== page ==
This weekend saw disappointing figures for two new movies, meaning that fourquels and movies based on 60-second SNL skits might have a hard time getting made for the next... oh, year or so. After that, we're good to go again.

1) Shrek Forever After — $71.2m
Though the previous two Shrek sequels (Shrek 2: It's Shrek! and Shrek 3: The Search for Eddie Murphy's Boat) both earned over $100m their first weekends, here comes the fourth movie sputtering about thirty million behind. What happened? Was it just franchise fatigue? What does this say, then, for the planned Pirates of the Caribbean fourquel? The questions about this "failure" are myriad, though none more troubling than this: What's going to happen to Mike Myers now? He's really been leaning on these movies for basically a decade. I mean don't feel too bad for him, he's made millions off these movies, but at the same time one of the trivia facts on his IMDB profile is "Frequently appears wearing his underpants in films." That shit goes on your tombstone. He can't lose the Shrek movies now! He needs them.

2) Iron Man 2 — $26.6m
You know, I don't know anyone who's actually seen this thing. Or, I mean, I'm sure I do, but they haven't talked to me about it. Nobody is talking about this movie. Who's talking about this movie? Are you? Are you a 12-year-old who liked the thing with the thing when the thing exploded? Or the electrowhips and the car cut in half? Oh there's something I've been wondering about. You're writing the sequel to one of the most most beloved big-ticket pictures in the past decade, and the villain you choose for the movie is... the Russian guy with magic electrowhips? And his name, because of his whips, is Whiplash? I really hope they play "Whip It" in the movie and maybe Ellen Page skates by. Or Ivan Drago or whatever his real name is is sitting in a diner and the waitress is like "Here ya go, hun" and gives him pie and he grabs her arm creepily and says "Wait. I need cream. Whipped cream." I would ask someone if that actually does happen but, again, I don't know anyone who's seen the damn thing!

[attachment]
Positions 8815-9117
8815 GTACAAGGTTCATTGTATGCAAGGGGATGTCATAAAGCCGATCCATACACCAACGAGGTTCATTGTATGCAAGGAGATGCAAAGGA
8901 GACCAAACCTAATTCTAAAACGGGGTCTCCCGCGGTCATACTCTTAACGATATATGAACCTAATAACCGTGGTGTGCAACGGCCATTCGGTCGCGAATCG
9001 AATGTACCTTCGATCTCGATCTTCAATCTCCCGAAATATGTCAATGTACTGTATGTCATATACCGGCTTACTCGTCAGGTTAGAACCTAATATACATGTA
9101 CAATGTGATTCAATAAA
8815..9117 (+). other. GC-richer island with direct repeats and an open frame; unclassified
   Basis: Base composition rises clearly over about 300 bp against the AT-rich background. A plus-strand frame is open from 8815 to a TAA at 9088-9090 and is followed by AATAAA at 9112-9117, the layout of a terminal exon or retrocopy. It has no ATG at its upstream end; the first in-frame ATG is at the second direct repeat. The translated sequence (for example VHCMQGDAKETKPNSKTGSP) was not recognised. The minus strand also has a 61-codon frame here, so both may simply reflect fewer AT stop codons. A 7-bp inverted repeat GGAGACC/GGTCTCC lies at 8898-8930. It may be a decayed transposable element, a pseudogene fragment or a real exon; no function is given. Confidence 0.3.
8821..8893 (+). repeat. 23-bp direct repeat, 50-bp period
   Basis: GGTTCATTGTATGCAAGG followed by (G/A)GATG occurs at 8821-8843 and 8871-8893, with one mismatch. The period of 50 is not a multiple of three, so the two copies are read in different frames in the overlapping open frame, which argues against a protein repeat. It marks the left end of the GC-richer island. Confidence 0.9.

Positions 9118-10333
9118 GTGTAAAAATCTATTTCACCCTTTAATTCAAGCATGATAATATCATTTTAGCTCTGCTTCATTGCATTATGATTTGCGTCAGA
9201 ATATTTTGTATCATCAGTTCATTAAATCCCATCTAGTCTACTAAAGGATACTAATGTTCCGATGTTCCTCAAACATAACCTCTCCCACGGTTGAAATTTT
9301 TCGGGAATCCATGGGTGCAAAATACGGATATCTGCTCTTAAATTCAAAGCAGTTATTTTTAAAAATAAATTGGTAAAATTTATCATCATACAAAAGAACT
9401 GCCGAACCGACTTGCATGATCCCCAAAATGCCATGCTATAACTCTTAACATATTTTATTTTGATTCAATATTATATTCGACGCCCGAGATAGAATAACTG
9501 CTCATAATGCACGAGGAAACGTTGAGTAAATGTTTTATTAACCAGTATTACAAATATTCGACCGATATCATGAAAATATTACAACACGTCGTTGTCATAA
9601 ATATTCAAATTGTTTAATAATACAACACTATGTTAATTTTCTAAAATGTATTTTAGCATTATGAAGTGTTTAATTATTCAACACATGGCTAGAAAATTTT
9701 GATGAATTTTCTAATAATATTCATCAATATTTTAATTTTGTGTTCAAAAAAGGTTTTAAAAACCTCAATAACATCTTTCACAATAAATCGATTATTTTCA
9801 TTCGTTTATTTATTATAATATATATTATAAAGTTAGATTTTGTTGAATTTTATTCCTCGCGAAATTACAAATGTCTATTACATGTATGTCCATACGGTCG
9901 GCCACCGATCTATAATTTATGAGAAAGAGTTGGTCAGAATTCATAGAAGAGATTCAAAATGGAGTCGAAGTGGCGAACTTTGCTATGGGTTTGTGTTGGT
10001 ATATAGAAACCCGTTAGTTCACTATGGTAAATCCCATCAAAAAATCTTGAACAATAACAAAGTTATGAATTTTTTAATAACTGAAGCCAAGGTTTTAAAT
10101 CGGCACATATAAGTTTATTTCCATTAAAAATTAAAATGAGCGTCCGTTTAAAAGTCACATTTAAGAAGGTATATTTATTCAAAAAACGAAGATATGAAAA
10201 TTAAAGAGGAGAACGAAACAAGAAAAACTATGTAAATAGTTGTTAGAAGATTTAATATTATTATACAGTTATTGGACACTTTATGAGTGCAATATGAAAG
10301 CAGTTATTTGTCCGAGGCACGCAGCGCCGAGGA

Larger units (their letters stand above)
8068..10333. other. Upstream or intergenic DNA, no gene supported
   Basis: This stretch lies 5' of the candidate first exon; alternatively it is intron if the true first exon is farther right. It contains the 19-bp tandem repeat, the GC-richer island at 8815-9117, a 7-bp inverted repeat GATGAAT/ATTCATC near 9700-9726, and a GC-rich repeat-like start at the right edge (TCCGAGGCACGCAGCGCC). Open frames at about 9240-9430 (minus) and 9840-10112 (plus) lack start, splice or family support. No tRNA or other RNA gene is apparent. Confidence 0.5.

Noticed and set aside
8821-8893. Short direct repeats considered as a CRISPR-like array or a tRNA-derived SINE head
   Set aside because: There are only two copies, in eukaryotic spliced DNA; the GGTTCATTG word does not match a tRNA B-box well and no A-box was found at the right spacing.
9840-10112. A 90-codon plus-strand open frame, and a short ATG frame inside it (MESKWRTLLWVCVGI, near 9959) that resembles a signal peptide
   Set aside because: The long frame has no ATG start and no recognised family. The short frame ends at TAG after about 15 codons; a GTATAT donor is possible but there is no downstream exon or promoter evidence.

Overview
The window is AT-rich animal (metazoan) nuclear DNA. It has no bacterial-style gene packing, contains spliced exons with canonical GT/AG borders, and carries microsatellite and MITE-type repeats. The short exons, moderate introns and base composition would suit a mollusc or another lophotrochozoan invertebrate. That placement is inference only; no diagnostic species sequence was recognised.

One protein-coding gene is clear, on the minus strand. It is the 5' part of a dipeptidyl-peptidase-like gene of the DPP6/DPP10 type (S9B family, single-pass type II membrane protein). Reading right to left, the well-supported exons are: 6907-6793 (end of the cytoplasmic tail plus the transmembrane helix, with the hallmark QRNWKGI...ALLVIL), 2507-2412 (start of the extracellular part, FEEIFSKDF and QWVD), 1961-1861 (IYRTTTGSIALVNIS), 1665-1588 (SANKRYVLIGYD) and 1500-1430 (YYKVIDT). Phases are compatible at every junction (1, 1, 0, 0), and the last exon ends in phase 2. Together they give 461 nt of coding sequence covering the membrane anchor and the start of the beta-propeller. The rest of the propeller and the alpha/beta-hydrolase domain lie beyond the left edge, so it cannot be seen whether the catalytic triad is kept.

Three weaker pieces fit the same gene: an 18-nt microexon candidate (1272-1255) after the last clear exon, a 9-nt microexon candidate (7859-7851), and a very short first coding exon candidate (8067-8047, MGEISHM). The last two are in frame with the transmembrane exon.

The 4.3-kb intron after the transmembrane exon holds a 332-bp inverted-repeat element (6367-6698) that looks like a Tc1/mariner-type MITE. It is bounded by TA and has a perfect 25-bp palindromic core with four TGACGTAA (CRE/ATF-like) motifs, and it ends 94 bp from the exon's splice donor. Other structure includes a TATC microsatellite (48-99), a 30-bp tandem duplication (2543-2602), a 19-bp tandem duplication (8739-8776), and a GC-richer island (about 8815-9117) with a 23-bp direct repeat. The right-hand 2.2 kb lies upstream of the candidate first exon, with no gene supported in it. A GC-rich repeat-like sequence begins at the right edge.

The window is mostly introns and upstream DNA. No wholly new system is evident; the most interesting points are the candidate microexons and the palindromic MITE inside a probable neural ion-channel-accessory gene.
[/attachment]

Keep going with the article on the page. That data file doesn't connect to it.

3) Robin Hood — $18.7m
I miss Kevin Costner. That's all. Or maybe I just miss the days when Kevin Costner reigned. Simpler times.

4) Letters to Juliet — $9.1m
Though last week's opening was a little disappointing, this little jewelbox travelogue film dropped a scant 30% in its second weekend, meaning it might have some word-of-mouth legs poking out from under that gauzy Tuscan summer dress. Which could mean that Amanda Seyfried is continuing on her way to become a bigtime movie star. She might have to kill Katherine Heigl. I know they're not the same age range or even demographic, but still. Only so many women can rise out of the TV ghetto to become bigtime marketable Movie Stars at any given time, and I'm afraid they might be vying for the same spot. So, ladies. Pistols at dawn? Sabers at dusk? A long and drawn out series of poisoning attempts resulting in the death of countless servants and handmaidens? It's really up to you. Though I have to reveal my bias. I'm rooting for Seyfried.

6) MacGruber — $4.1m
Wow, this movie really performed well below industry expec—BOOM! And it only got a C- in audience polling so it won't even have word-of-mo—BOOM! Why did this happen, I mean all these people kept saying how funny it was and it tested well at SXS—BOOM! What does this mean for Will Forte's movie care—BOOM! Hm. Maybe "boom" isn't the right word to be using here.